Study Suggests Treatment May Be More Beneficial Than Observation in Select Patients With Extranodal Follicular Lymphoma

According to a single-institution retrospective study recently published in&nbsp;<em>Clinical Lymphoma, Myeloma &amp; Leukemia,&nbsp;</em>minimally toxic first-line therapies may be beneficial in early extranodal follicular lymphoma compared with observation.

According to a single-institution retrospective study recently published inClinical Lymphoma, Myeloma & Leukemia,minimally toxic first-line therapies may be beneficial in early-stage extranodal follicular lymphoma (FL) compared with observation.

“Our results show that patients who undergo treatment have better progression-free survival (PFS) rates compared with those who are observed only,” wrote the authors, led by radiation oncologist Therese Andraos, MD. “Therefore, using an approach that could control the disease with the least toxicity, which currently includes radiation therapy alone or with rituximab, could be a great option for these patients, while reserving systemic therapy for when the disease relapses or transforms.”

The authors examined data from 37 patients with stage I/II extranodal FL treated at The University of Texas MD Anderson Cancer Center between 2003 and 2013. The patients’ median age was 60.0 years (range, 37-84). Slightly more than half the patients were male (n = 19) and a clear majority had stage I disease (n = 29, 78.4%). Most patients had a Follicular Lymphoma International Prognostic Index score of 0 or 1 (n = 31, 83.8%).

FL was seen in the gastrointestinal tract in 22 patients (59.5%). Of these, 18 patients had small intestine tumors, 2 had pancreatic tumors, and 1 each had liver or colon tumors. The remaining patients had non-GI extranodal FL. This cohort had exceptionally diverse disease, including 3 patients each with vertebral body and salivary gland involvement. One patient each had FL of the nasopharynx, thyroid gland, base of tongue, bronchial wall, buccal mucosa, orbit, and paraspinal tissue.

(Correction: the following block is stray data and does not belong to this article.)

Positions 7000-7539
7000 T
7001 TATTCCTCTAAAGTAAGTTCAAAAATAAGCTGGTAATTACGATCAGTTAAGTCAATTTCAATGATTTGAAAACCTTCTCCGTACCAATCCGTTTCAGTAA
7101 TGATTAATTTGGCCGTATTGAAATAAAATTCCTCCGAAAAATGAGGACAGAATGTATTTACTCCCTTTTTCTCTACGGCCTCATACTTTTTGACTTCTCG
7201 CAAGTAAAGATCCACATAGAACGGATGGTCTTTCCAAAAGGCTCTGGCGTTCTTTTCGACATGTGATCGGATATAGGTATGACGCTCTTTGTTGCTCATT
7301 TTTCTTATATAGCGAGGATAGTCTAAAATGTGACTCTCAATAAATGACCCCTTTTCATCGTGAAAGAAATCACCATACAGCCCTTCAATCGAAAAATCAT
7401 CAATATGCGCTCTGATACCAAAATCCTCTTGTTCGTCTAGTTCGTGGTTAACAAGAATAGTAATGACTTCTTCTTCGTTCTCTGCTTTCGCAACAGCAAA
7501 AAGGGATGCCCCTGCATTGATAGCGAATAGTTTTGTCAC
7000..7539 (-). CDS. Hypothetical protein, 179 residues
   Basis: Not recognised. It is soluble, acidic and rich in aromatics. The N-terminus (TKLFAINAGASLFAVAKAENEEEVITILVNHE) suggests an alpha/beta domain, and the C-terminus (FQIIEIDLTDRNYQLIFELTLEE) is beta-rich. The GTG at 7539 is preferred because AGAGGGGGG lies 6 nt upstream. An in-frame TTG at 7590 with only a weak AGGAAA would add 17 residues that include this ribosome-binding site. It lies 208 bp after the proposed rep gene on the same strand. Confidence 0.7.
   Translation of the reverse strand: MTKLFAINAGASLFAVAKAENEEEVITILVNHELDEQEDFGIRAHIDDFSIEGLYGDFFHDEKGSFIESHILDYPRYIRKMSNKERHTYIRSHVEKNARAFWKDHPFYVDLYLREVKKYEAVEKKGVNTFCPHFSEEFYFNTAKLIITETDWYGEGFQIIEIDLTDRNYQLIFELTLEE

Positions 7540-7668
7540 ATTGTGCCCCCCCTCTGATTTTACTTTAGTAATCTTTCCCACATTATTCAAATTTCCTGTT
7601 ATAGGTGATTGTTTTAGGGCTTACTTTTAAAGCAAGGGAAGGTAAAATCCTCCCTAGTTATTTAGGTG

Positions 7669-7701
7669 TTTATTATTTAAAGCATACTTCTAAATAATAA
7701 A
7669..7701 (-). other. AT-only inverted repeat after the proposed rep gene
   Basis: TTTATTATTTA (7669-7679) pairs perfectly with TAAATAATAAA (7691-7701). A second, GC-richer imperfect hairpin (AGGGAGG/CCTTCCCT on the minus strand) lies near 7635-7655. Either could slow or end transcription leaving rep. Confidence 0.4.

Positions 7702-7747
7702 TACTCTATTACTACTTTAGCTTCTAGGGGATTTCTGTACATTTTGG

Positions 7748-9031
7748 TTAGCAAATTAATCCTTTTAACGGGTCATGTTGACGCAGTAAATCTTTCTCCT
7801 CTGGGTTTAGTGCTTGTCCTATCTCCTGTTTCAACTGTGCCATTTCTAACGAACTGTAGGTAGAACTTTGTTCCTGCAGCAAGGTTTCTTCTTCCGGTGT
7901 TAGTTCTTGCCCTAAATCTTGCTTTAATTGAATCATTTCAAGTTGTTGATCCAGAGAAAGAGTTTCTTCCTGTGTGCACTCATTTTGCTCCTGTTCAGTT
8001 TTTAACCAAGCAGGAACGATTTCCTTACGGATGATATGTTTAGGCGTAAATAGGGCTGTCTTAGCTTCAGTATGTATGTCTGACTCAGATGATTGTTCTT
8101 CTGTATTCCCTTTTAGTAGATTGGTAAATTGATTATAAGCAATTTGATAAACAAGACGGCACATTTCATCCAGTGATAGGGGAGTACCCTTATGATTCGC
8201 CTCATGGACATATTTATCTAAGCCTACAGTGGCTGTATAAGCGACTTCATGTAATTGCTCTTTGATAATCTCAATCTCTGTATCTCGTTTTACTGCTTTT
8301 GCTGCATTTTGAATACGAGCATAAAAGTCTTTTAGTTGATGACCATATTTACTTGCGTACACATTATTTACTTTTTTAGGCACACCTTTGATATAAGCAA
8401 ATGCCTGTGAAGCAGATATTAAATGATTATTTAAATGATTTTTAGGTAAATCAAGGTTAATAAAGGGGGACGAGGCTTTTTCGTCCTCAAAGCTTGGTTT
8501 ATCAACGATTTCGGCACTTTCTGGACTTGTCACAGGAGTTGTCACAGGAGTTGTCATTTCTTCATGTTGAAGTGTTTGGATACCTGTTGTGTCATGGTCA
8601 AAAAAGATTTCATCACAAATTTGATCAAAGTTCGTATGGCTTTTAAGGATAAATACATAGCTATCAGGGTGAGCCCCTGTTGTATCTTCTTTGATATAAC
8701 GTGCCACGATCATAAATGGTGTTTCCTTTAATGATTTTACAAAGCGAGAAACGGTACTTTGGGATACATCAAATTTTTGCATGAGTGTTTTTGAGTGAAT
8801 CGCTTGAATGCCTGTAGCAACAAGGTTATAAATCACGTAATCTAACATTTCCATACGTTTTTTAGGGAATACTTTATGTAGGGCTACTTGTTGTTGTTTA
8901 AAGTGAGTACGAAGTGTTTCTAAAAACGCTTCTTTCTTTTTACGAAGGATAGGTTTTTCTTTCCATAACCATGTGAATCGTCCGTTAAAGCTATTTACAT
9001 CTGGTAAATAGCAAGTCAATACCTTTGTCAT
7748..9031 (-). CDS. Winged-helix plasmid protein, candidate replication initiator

Most patients received chemotherapy alone as initial treatment (n = 21, 56.8%), while 7 received chemotherapy plus radiation (18.9%). Two patients had radiation alone (5.4%) and 1 had radiation plus rituximab (2.7%). Six patients received observation only (16.2%).

The median radiation dose was 30.6 Gy (range, 23.4-44.0 Gy). About half the patients received R-CHOP (rituximab, cyclophosphamide, doxorubicin, vincristine, and prednisone; n = 16; 57.1%) as their systemic regimen. Five patients received rituximab alone (17.9%). Other regimens included R-CVP (rituximab, cyclophosphamide, vincristine, and prednisolone; n = 3; 10.7%), ibritumomab (n = 2; 7.1%), CHOP (cyclophosphamide, doxorubicin, vincristine, and prednisone; n = 1; 3.6%), and PCR (pentostatin, cyclophosphamide, rituximab; n = 1; 3.6%).

Of the 22 GI FL patients, 16 received chemotherapy, 2 received chemotherapy and radiation, and 1 received rituximab and radiation. Three patients received observation. Five patients with intestinal disease received surgery prior to adjuvant therapy.